“Banks have said that they have models to provide evidence of recovery prior to waiting for six months but Bank Negara is concerned about ‘relapses’ after the account becomes performing. There is more certainty of the account continuing to be a performing loan after six months of performance rather than three months.

“It is also to standardise the practice and to brace for a more difficult economic situation. These measures are designed to provide an early warning to banks,” he adds.

Bankers also say the banks will need to make a judgement call on the credit risk of the borrower. “If the bank feels that the credit risk of the borrower increases — be it through a need to restructure a couple of times — then they should be prudent and tag the loan as impaired,” says a banker.

Industry sources familiar with the R&R guidelines say some banks were already practising the more stringent approach before the revision was announced.

“What Bank Negara is doing is standardise the practice so that everyone is on the same page. Most of the banks were already compliant with this but, of course, there are some banks that have not [complied] and this is why there is a need to standardise,” notes the source.

“This is a pre-emptive move. Prior to this, most banks took on the evergreening of loans regardless of risk. That is risky,” adds the source. Evergreening of loans refer to the practice of rolling over bad loans instead of getting them paid.

AffinHwang Research in a May 11 note says although the disparity of loan loss cover (LLC) among banking institutions vary from as low as 61.1% to as high as 128.7%, Bank Negara has reiterated that the banking institutions have passed its test for prudent valuation of loans/financing and the appropriate impairment provisions required.

“Hence, the industry’s low gross impaired loan (GIL) ratio of 1.63% as at March 15 continues to reinforce the banking industry’s sound practices while the LLC of 98.3% is regarded as an adequate level,” it says.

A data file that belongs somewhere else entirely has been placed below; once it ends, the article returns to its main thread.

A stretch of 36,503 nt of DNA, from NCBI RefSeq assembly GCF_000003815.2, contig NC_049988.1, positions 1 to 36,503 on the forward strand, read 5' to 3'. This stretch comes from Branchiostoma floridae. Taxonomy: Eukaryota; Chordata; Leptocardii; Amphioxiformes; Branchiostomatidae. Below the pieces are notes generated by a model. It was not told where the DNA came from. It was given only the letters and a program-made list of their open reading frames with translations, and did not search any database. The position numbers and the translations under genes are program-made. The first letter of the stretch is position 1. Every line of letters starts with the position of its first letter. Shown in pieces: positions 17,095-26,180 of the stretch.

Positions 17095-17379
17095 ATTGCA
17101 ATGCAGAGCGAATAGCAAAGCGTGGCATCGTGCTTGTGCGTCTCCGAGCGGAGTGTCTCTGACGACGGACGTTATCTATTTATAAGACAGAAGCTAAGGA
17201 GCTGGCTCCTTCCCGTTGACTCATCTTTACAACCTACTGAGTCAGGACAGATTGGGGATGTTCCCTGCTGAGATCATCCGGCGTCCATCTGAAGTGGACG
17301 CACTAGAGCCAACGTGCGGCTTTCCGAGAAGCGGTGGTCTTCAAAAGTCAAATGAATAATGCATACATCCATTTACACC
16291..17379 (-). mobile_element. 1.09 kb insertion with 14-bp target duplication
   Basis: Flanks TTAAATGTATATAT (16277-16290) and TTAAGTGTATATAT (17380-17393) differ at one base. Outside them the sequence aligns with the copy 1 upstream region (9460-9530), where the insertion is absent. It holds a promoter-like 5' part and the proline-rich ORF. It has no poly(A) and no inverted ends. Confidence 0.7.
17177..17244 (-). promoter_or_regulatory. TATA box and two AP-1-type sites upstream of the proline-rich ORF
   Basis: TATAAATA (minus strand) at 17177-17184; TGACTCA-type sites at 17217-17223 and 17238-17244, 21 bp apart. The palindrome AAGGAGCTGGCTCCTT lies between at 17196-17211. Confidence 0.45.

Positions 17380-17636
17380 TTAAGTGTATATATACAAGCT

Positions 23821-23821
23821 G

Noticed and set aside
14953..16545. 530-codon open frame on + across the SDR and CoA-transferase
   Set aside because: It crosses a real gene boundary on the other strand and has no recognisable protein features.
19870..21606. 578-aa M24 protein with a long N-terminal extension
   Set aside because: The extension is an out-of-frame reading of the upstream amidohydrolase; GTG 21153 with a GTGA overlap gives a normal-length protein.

Bank Negara met up with banking analysts a fortnight ago to talk about the revised R&R guidelines. Banking analysts say the size of R&R loans relative to the Malaysian banking system could not be ascertained but the regulator assured that the magnitude is small and unlikely to pose a systemic risk.

RAM Rating in a May 5 release says it expects to see an uptick in the industry’s GIL ratio this year, resulting from new R&R activity after April 1, following the implementation of this new guideline. The new requirement only applies to loans that are rescheduled and restructured on or after April 1, and not retrospectively.

UOB KayHian Research, in a May 11 report, expects industry provisions to rise as the new guidelines will result in lower write-backs and recoveries.

In their recent financial quarterly announcements last week, banks such as CIMB Group Holdings Bhd (fundamental: 1.05; valuation: 2.10) and Affin Holdings Bhd (fundamental: 1.10: valuation: 2.25) see their bottom lines being hit by higher bad loan provisions.

 

This article first appeared in The Edge Malaysia Weekly, on May 25 - 31, 2015.